Rush Creek Dentistry
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Study: Nicotine Contributes to Cavities

February 15, 2018
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Posted By: Rush Creek Dentistry
man with nice smile because he doesn't smoke

If you are looking for another reason to quit smoking, you might want to check out a recent study published in Science Direct. Now it seems that nicotine is not only linked to cancer (including oral cancer), cardiovascular disease, and other health issues, but studies are finding that it adds a risk factor for developing more cavities.

If you are a smoker, your habit might be directly affecting your teeth—as well as the teeth of other members of your family! And this includes your young children.

Talk to your dentist in southeast Arlington if you have questions about what smoking might be doing to the health of your teeth and gums. Then read on for more information from the study.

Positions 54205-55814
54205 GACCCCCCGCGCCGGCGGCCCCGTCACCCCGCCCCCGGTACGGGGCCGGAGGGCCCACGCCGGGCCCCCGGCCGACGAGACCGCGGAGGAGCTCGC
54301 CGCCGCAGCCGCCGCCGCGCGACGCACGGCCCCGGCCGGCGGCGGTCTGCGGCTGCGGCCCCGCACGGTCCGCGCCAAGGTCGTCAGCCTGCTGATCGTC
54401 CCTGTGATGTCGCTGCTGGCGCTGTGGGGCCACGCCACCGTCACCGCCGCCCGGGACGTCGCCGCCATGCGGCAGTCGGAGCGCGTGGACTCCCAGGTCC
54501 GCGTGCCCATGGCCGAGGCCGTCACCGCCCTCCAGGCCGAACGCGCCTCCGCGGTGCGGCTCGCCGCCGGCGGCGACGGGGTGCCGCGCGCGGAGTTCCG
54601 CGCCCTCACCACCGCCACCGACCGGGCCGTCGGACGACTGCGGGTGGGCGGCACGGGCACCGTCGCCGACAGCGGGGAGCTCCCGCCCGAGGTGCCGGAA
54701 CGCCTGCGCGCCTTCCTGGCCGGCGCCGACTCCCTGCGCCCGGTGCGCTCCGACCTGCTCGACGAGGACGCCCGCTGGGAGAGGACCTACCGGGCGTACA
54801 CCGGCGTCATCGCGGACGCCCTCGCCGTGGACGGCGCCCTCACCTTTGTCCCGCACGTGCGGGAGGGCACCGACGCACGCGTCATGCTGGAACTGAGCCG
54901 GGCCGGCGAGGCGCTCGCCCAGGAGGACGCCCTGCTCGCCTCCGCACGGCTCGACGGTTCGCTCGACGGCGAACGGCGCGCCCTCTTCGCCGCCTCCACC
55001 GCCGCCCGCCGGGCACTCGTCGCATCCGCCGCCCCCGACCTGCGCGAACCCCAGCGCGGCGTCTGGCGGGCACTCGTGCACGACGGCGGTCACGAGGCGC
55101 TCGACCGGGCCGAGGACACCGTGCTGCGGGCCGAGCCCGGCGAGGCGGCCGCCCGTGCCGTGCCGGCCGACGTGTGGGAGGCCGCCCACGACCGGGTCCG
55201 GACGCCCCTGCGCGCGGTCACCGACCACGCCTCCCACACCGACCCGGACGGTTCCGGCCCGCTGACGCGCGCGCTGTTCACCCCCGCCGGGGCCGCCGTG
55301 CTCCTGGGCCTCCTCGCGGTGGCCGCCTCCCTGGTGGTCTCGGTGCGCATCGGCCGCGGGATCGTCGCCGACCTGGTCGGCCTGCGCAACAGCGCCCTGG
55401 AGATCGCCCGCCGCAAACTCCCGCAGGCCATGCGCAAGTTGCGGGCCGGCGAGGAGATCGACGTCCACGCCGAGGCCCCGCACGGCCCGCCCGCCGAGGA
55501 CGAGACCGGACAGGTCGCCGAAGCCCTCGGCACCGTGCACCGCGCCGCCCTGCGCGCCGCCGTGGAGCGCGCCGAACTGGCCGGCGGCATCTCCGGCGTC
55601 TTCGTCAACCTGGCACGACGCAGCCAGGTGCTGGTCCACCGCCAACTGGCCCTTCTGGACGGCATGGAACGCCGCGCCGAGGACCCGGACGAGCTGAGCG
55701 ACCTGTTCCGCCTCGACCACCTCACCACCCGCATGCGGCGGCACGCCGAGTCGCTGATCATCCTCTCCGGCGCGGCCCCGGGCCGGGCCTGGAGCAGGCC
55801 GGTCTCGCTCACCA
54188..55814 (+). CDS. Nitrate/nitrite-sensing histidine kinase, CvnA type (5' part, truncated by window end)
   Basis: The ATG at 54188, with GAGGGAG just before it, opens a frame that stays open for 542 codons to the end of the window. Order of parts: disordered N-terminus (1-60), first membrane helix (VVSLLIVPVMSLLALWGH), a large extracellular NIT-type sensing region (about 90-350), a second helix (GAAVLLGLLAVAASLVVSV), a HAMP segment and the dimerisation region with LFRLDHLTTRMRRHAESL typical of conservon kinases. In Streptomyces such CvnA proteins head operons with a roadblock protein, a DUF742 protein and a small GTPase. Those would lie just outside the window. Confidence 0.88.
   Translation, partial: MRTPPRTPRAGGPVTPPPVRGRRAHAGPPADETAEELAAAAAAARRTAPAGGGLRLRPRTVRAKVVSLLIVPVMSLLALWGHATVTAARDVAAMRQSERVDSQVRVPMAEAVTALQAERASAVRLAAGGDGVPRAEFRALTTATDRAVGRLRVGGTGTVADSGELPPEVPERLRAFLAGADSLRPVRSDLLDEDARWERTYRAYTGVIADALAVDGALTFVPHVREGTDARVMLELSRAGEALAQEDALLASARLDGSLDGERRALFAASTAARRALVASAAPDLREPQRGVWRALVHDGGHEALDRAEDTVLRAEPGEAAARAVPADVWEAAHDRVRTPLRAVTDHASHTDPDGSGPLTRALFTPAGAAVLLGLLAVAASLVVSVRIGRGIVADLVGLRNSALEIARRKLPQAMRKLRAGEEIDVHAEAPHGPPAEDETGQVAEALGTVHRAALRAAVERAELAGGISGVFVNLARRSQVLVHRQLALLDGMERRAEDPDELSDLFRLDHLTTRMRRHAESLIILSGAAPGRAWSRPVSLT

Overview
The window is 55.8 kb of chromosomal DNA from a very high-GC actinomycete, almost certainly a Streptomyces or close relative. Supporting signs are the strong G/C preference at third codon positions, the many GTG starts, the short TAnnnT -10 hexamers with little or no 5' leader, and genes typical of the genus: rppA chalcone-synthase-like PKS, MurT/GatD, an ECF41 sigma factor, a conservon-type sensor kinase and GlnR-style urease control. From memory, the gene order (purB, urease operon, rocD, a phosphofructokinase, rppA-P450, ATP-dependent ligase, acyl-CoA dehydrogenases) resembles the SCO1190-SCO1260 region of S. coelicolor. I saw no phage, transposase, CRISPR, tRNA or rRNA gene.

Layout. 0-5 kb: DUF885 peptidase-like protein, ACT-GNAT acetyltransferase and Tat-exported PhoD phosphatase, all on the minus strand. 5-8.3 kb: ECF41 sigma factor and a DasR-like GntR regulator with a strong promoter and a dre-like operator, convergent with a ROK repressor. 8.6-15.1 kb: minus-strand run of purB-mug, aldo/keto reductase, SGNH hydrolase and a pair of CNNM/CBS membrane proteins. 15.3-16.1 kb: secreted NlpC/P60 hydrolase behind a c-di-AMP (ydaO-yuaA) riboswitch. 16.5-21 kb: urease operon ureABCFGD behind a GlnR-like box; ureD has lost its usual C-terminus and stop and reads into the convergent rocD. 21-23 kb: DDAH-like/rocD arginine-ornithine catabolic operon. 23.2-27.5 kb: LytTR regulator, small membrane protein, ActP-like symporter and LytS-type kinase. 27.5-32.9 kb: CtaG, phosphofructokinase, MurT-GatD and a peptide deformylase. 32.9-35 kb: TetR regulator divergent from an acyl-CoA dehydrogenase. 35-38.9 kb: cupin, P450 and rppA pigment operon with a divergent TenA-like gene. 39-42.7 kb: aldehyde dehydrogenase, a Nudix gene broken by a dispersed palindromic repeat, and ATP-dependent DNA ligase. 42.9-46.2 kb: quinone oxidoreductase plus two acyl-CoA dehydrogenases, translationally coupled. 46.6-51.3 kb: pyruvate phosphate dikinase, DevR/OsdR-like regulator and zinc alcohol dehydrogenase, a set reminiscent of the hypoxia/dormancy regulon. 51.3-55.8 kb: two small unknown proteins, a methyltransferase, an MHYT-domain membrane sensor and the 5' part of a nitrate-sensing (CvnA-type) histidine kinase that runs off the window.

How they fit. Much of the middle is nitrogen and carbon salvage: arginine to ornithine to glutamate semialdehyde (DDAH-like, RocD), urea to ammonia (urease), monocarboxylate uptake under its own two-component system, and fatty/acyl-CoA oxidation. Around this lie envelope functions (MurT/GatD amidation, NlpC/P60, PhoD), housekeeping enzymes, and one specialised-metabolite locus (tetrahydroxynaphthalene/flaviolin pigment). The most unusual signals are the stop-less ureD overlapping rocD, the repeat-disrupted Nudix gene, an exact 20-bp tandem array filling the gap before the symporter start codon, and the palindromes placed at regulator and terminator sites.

Smoking and Cavities

Smoking and other tobacco use have already been tied to periodontal disease. In fact, smokers are at a much higher risk of developing gum disease—which can lead to tooth loss—than those who don’t use any tobacco products.

The study cited above was one of one that has found a close correlation between smoking and developing cavities. In the United Kingdom, tobacco exposure was shown to have a direct connection with the increased incidence of root caries. Similar effects have been found to be the case in the United States. In Japan, smokers in the home put family members at risk, particularly children, making them more susceptible to cavities at a young age.

Call Today to Make an Appointment

Give your southeast Arlington dentist, Rush Creek Dentistry, a call if you are due for a dental appointment. If you are a smoker who would like more information on quitting, talk to your family physician or dentist. You can also visit SmokeFree.gov for some tips on how to kick the habit. The sooner you stop smoking, the better for you as well as your teeth.

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